Greg Manusky is in his first year as defensive coordinator with the Colts. Manusky served previous stints as defensive coordinator with San Diego and San Francisco. He also was the linebackers coach with San Diego from 2002-06. Manusky had a 12-year playing career (1988-99) that spanned 113 games with Washington, Minnesota and Kansas City. This is the second of a two-part visit with Manusky.


Why did you choose the college you chose?

"My father always told me to be sure where I went because it was going to be the best four years of my life.  He told me to pick a school I liked and respected.  I went to Colgate.  I loved the guys who went there and the head coach, Fred Dunlap.  Still to this day, I speak to him a couple of times a year.  Those gentlemen, that organization and the feel I had there was outstanding.  If somebody said to me right now, 'You could have gone to Penn State or Ohio State,' I would not have traded that for what I got from Colgate.  The memories, good football and tradition we had there was the best."

What was your best collegiate experience?

"I never really had that one special moment, it was just a great time all the way through.  My dad was right about those four years being a big part of your life.  I guess the lowest and highest moment would be when I didn't get drafted by an NFL team, so the best and worst are wrapped together.  I was touted to get drafted when they had 12 rounds, and I didn't.  I was frustrated and upset.  During that time, playing in the NFL was the only goal in my life.  I was fortunate to get a free agent tryout with Washington.  It was the best experience I ever had because I had a place to pick, rather than being selected somewhere where maybe I didn't fit into their scheme.  I ended up making the team, so what started out as a negative (not getting drafted) really impacted my career in the best way."

When did you first think about a career in football after your playing days?

"Probably my junior year.  I was playing well, and that's (a pro career) what I was looking for.  That year, I had a couple of good games and I started to think maybe I had a chance to take it past college."

What is your favorite quote on football, leadership, etc. that has shaped your career the most? Explain how/why/when you found it and how you have applied it.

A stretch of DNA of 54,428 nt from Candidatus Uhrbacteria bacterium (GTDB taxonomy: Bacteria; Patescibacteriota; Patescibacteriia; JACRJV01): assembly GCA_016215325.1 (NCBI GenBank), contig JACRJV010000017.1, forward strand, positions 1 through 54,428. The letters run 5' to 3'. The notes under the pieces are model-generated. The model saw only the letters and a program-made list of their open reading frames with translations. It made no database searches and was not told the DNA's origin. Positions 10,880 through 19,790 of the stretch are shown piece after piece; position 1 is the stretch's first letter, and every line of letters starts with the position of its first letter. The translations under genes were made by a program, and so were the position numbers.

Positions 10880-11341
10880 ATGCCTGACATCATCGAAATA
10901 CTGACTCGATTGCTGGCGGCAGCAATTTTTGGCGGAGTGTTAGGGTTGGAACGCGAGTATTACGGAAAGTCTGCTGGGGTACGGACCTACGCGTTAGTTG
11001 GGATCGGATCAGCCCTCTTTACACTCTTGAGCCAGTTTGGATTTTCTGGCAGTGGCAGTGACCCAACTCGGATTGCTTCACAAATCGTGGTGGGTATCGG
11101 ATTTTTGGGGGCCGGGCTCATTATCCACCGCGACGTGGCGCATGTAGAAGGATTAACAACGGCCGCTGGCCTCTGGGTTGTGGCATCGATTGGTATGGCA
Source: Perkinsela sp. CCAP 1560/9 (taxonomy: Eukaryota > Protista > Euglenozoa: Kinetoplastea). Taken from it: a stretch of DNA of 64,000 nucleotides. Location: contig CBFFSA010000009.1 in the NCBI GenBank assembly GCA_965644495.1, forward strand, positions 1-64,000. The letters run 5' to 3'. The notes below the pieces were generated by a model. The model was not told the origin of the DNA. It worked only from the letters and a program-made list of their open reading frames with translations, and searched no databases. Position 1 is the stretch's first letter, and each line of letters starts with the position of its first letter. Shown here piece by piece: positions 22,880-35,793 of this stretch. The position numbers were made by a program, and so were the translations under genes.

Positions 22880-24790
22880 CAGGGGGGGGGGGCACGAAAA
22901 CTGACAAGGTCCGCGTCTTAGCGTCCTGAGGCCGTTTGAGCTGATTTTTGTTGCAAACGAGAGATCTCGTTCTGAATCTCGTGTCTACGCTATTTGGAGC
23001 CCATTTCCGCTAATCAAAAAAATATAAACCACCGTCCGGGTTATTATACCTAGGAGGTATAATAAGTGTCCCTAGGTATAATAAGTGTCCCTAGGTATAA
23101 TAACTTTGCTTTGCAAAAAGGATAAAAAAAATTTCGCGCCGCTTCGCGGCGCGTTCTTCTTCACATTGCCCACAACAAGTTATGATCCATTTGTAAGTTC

"I like, 'Make bad into good.'  You always have to do that.  Whatever the bad is, there is always a good part of it.  I don't believe in chance.  There is no such thing as chance.  You make your chance.  That's the type of person I am.  I just remember coaches back in the day saying, 'Make bad into good.'  I remember that in college, maybe some of the players saying it.  I've seen it work.  It is basic, but it works.  Shake and bake, baby.  I'm a big movie guy.  I love movies and quotes and lines in movies.  My brothers and I have been quoting lines from movies for years.  'Shake and bake, baby,' that was from Talladega Nights.  (I use) just anything to get guys pumped up and motivated to play for you.  I got motivated for my coaches.  That's one thing about Tony Dungy, you wanted to play for him and you wanted him to succeed.  One year I was placed on injured reserve with a lacerated kidney.  That was when you could come back and Tony told me, 'You'll be back.'  We lost a game I wasn't playing in and I felt bad in my heart for Tony that we had lost a game.  That is the type of feeling you try to draw from your players."

How much of coaching is coaching the sport and how much of it is teaching young men?

"Being a coach, number one, you have to be a teacher.  You have to teach them on their frame, and everybody's different.  The second thing is, you have to be a psychologist, 'How do you get to that player, and what does he have success and failure at?'  The longer I am in it, I see you have to read your players and know what works best for them.  Is it walk-throughs?  Is it pulling them off to the side?  Is it spending extra time with them in the mornings?  You find what works and do it again in the meetings.  Some players are like that.  You have to be a psychologist to figure out how they learn and how to motivate them.  Sometimes you joke with them, sometimes it's other ways.  The season is long, it's strenuous, it has highs and lows.  You have to get each player through that every week.  It's a challenge.  There are different ways to challenges players, and even the coaching staff itself.  You find a way to skin the cat."

What is the geographic area where you have lived or worked that you like the most?

"We've been in the San Diego for the last 10 years.  My wife, Laurie, likes the sun.  When I was playing, we had a place in the Boca Raton area.  We like the beach.  Anywhere there is a beach is good."